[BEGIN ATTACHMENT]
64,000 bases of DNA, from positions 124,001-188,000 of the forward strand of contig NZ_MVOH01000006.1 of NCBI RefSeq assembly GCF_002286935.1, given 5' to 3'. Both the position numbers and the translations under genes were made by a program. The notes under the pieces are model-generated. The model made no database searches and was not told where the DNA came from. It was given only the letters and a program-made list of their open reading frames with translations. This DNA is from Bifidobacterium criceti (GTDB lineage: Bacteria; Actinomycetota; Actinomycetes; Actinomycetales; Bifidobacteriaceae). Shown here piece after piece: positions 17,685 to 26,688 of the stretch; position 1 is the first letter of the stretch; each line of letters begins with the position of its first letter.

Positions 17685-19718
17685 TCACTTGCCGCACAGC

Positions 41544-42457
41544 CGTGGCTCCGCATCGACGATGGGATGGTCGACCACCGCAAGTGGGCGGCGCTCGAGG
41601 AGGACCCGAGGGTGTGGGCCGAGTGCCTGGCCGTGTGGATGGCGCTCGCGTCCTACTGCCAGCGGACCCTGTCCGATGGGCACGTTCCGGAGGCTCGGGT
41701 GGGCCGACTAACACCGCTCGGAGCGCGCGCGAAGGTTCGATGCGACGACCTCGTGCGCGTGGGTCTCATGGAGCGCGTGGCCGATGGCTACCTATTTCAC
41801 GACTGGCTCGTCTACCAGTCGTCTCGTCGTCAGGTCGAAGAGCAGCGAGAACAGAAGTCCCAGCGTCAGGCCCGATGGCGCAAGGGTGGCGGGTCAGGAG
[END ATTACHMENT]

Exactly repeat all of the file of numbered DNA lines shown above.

64,000 bases of DNA, from positions 124,001-188,000 of the forward strand of contig NZ_MVOH01000006.1 of NCBI RefSeq assembly GCF_002286935.1, given 5' to 3'. Both the position numbers and the translations under genes were made by a program. The notes under the pieces are model-generated. The model made no database searches and was not told where the DNA came from. It was given only the letters and a program-made list of their open reading frames with translations. This DNA is from Bifidobacterium criceti (GTDB lineage: Bacteria; Actinomycetota; Actinomycetes; Actinomycetales; Bifidobacteriaceae). Shown here piece after piece: positions 17,685 to 26,688 of the stretch; position 1 is the first letter of the stretch; each line of letters begins with the position of its first letter.

Positions 17685-19718
17685 TCACTTGCCGCACAGC

Positions 41544-42457
41544 CGTGGCTCCGCATCGACGATGGGATGGTCGACCACCGCAAGTGGGCGGCGCTCGAGG
41601 AGGACCCGAGGGTGTGGGCCGAGTGCCTGGCCGTGTGGATGGCGCTCGCGTCCTACTGCCAGCGGACCCTGTCCGATGGGCACGTTCCGGAGGCTCGGGT
41701 GGGCCGACTAACACCGCTCGGAGCGCGCGCGAAGGTTCGATGCGACGACCTCGTGCGCGTGGGTCTCATGGAGCGCGTGGCCGATGGCTACCTATTTCAC
41801 GACTGGCTCGTCTACCAGTCGTCTCGTCGTCAGGTCGAAGAGCAGCGAGAACAGAAGTCCCAGCGTCAGGCCCGATGGCGCAAGGGTGGCGGGTCAGGAG